Oluwakemi Olaniyan is the founder of Nutraboom. She has an educational background in nutrition and dietetics, and work experience in the food industry, providing value in food preparation and formulation for babies and young children.
In this interview with MSME Africa, she explained the reason for her business while also making a case for equality and more opportunities for women.
Can we meet you?
My name is Oluwakemi Olaniyan, and I’m a pediatric nutritionist and founder of Nutraboom Nutrition. In the last seven years, I have immersed myself in professional business, community development, and social change around nutrition, education, and poverty alleviation. I have an educational background in nutrition and dietetics and work experience in the food industry, providing value in food preparation and formulation for babies and young children.
What inspired your entrepreneurship journey?
It started after I stopped exclusively breastfeeding my baby. I was looking for a natural instant cereal for her but wanted something different. I wanted cereals that contain poultry foods like eggs, fish, chicken, pumpkin, avocado, carrots, and green peas. Furthermore, cereals must remain natural and affordable.
After doing some research, I came up with the desired cereal and fed my baby with it. The other mothers around me kept asking what I fed my baby. I gave them samples for free, after which they began to ask me to produce more. That was how Nutraboom Nutrition began.
Nutraboom hopes to always make available, babies and children’s cereals with fortifications of vegetables and proteins that not only ensure growth but are also preferred by babies who are selective eaters.
We wanted to be the only unique provider of high-quality cereals, specially made with a prior understanding of the dietary needs of babies and growing children.
Kindly share a high moment for you as an entrepreneur
My high moment was the day I won my first business pitch competition. I not only achieved the best pitch but also won a pro bono branding and marketing prize worth USD 5,000. One of the panel judges was impressed by my business, Innovation.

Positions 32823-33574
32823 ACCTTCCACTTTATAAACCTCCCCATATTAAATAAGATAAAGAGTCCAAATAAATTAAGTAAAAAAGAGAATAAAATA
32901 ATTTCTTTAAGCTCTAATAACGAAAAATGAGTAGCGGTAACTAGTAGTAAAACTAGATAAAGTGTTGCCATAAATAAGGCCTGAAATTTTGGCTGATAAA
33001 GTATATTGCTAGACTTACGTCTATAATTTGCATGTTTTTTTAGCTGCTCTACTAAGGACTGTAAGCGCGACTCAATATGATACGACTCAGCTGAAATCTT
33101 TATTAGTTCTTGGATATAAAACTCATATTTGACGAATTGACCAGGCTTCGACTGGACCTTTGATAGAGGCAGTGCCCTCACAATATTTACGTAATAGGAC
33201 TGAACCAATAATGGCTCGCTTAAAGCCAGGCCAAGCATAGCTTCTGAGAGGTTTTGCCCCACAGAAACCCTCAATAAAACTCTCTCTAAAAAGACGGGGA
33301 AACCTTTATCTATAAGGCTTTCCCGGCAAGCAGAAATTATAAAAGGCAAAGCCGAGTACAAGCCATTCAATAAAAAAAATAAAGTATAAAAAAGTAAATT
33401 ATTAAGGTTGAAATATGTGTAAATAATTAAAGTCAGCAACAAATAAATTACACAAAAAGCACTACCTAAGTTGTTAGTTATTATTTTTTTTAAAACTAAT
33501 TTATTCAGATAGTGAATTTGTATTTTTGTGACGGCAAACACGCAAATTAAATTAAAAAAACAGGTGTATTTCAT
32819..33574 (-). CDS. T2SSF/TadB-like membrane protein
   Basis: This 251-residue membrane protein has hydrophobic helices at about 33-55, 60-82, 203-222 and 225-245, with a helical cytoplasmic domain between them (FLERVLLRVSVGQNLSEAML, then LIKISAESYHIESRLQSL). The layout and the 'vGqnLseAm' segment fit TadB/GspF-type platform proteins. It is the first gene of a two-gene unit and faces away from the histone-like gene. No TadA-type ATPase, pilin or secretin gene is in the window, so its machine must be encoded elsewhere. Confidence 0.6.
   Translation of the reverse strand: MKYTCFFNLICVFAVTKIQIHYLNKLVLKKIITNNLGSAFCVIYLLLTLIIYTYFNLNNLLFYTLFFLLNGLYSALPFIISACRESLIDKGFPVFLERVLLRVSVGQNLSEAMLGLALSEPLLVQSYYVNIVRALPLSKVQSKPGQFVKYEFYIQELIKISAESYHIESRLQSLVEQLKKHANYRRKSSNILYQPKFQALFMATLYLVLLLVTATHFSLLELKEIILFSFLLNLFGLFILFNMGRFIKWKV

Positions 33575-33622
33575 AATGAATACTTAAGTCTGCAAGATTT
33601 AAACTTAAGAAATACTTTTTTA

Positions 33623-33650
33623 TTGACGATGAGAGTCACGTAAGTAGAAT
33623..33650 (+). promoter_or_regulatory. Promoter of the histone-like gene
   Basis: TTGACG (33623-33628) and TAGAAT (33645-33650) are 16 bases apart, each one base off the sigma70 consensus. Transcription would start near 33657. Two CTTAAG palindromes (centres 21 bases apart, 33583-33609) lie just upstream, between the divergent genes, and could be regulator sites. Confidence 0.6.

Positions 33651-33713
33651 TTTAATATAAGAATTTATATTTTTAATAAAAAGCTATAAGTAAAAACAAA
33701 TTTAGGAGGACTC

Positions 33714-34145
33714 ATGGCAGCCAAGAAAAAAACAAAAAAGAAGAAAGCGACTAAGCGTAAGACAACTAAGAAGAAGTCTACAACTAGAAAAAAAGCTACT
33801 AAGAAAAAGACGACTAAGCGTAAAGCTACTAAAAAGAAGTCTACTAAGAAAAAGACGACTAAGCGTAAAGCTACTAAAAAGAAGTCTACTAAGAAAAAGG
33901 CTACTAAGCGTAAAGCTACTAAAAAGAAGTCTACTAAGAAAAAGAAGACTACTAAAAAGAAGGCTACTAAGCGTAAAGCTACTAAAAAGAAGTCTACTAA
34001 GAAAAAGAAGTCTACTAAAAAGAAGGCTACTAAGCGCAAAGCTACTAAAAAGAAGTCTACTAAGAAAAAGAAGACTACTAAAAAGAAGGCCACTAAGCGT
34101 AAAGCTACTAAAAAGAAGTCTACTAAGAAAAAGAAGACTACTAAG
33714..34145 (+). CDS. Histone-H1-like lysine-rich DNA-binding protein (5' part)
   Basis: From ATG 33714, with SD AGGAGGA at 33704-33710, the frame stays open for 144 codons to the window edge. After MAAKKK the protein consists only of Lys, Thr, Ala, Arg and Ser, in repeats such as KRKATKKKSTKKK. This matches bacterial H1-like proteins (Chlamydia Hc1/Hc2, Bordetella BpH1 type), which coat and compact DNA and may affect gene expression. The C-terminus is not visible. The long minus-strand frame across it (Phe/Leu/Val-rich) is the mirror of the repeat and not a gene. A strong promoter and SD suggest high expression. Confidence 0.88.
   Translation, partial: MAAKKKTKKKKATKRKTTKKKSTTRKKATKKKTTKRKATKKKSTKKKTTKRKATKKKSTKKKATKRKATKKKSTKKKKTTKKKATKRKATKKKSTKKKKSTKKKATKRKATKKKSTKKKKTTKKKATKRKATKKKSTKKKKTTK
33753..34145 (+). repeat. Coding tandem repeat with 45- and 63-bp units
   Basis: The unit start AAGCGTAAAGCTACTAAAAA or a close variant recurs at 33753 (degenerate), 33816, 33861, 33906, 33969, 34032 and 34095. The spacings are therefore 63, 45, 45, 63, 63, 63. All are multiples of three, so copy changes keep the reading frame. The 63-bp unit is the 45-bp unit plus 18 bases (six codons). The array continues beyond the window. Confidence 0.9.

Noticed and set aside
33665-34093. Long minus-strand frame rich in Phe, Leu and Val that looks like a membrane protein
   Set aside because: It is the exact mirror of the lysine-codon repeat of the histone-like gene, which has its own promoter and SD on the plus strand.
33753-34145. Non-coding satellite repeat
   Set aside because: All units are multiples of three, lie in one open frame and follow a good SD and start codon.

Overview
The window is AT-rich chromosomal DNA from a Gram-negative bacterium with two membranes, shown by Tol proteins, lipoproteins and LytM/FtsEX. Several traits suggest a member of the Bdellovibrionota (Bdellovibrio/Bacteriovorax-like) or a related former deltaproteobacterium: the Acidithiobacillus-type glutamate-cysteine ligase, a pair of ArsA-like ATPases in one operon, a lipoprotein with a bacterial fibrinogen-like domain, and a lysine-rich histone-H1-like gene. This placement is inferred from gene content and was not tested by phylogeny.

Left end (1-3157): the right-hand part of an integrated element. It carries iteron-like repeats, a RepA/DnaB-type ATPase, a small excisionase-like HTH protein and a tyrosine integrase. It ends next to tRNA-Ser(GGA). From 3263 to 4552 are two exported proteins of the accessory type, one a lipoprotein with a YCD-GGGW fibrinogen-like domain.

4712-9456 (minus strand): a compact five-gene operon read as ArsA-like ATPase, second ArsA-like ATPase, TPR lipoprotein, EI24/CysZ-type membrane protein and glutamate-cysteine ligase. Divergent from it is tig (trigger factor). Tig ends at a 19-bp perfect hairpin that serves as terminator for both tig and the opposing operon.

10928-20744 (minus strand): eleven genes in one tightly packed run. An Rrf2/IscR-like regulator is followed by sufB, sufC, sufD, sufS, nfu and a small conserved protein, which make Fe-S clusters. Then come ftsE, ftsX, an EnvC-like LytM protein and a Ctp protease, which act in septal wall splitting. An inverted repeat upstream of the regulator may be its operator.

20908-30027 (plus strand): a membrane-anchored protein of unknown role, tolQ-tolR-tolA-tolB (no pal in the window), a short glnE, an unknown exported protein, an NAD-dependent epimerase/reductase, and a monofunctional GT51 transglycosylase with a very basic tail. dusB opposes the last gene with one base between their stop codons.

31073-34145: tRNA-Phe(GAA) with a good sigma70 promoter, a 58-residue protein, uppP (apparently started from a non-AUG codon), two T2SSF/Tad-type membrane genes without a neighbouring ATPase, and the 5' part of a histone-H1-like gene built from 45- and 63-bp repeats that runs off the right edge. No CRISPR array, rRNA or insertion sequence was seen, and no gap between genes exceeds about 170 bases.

How have you been coping with the challenges of being a female entrepreneur in your space?
Majorly, I face a challenge of funding. Also, as a woman entrepreneur, I constantly work at balancing family life with business.
The focus of this year’s International Women’s Day is to get the world talking about ‘Why equal opportunities aren’t enough.” What do you have to contribute to this?
Clearly, there is an increasing number of women in big organizations. This ongoing trend was never the case at any time in history. But when compared to men, women still occupy leadership positions in less than 10 percent of the big, global organizations.
There is a huge gap in the pay given to men compared to women. So inequality persists. The general opinion that men are more credible worsens the argument against inequality.
Equal opportunities are not enough because women still face many challenges in business, such as being underrepresented in the major science, technology, engineering, and mathematics fields.
Women also keep facing bias in the workplace and are often less successful at negotiating pay raises.
I think that as more women get to be entrepreneurs and make efforts to get a strong business degree, the world can quickly move further away from just “equal opportunities.”
What do you hope to see improve in the MSME ecosystem in the next 5 years in Nigeria?
In the next five years, I hope to see improvements in the following areas:
- Opportunities for business funding;
- Free online coaching & mentoring;
- Transport costs reimbursement;
- Global partnerships for small businesses to sell ideas, products, and services.
Your final words to everyone reading this and hoping to start something like this
Whatever innovation you have in mind, never wait for the “right time” to start. The opportunity to start might not show up unless you start small and grow with it.